When we first made the claim that we wanted our systems to be able to be installed anywhere, we had grand visions that perhaps one day, InvertiGro grow modules would feed man on the moon - so we are of course over the moon that our systems have already been to Mars!
Sensoria set us a challenge: to design an automated vertical garden suitable for the demanding conditions of a space habitat where water, power, physical space, and crew time are precious. The AeroCube (an adaptation of our InvertiWall product) was developed with these criteria at its core.
It was of course with enormous pride that we rose to that challenge to be selected for the Sensoria Mars Simulation (in partnership with NASA JPL) at the Hi-Seas (Hawaii Space Exploration Analog + Simulation**) base in Hawaii earlier this month.
“Due to the very restrictive power and water allocation for the mission it was critical that the system be highly efficient. InvertiGro was the solution that met all of our needs ... It is robust, customisable and represents the cutting edge in modern automated hydroponics."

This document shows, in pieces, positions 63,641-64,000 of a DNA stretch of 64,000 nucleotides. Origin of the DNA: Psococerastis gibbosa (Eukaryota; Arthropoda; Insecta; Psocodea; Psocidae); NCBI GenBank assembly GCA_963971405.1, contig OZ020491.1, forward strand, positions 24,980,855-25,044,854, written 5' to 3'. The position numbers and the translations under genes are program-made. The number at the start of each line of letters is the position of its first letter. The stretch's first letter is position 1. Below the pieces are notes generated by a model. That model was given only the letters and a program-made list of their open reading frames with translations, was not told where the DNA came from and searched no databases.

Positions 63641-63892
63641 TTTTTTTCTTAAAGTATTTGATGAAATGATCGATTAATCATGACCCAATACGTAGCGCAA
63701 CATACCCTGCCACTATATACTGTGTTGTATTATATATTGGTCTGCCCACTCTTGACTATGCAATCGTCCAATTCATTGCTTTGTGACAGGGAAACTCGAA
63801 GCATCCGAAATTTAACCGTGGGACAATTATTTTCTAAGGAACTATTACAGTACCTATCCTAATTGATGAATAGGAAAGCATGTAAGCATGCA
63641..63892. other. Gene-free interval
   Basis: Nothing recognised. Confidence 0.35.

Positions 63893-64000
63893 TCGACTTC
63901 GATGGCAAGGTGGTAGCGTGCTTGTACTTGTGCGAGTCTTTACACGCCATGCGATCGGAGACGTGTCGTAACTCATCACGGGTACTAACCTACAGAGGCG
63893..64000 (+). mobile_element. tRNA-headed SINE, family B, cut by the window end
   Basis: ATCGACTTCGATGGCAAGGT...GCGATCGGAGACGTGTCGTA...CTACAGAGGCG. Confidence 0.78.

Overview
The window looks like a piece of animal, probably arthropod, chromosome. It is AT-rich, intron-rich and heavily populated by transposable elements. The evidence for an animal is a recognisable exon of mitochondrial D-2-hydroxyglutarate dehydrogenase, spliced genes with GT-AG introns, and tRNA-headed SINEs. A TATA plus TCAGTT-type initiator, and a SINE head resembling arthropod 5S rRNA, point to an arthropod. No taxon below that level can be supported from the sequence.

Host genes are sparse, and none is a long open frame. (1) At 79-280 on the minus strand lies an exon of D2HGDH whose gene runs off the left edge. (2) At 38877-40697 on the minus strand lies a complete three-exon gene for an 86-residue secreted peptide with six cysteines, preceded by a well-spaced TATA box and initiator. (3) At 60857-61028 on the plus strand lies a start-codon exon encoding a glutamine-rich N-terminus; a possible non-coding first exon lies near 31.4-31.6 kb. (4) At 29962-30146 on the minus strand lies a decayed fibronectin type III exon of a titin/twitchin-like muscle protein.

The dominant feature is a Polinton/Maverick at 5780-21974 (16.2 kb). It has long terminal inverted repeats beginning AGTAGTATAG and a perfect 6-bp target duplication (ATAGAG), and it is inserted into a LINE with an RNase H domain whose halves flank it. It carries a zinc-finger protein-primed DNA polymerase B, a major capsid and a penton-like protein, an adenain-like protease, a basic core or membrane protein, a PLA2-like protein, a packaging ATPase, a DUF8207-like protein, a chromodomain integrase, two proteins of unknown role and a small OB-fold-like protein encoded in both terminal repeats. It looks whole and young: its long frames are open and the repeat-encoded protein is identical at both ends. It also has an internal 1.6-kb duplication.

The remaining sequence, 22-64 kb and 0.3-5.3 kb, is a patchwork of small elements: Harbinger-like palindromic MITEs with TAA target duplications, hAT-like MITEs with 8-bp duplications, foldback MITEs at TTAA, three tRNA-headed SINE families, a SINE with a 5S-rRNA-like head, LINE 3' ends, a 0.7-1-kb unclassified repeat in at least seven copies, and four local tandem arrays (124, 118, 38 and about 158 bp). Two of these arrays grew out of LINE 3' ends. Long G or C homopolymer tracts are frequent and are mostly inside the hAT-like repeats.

Dr J. J. Hastings, Commander Sensoria.
In addition to providing nutritious fresh produce for the mission crew, the AeroCube also presented the mission with some other unexpected benefits:
“The crew is noticing the particular benefit of having our AeroCube garden from InvertiGro, as it offers a comforting similarity to the full spectrum of Earth daylight and its burgeoning microgreen garden that offers a stark contrast to our dry, red Martian landscape”
Sensoria Commander’s Log 11 Jan 2020
The success of this project was a huge testament to our systems’ ability to grow nutritious fresh produce in an environment where water, power, physical space and crew labour time are all limited – and whilst we now focus on delivering the same benefits to InvertiGro farmers back on Earth, we look forward to returning to space again some day.
** The purpose of the detailed HI-SEAS research studies is to determine what is required to keep a space flight crew happy and healthy during an extended mission to Mars and while living on Mars. Research into food, crew dynamics, behaviours, roles and performance, and other aspects of space flight and a mission on Mars itself is the primary focus.
"These simulation missions are meant to be an opportunity," Hastings said, "to solve some of the problems that we still have in understanding how to make space sustainable. And as anyone who works in the space sector knows, everything we do to solve for space solves for Earth." In other words, by studying and developing solutions to common space problems, researchers can then apply those solutions to similar challenges here on on Earth.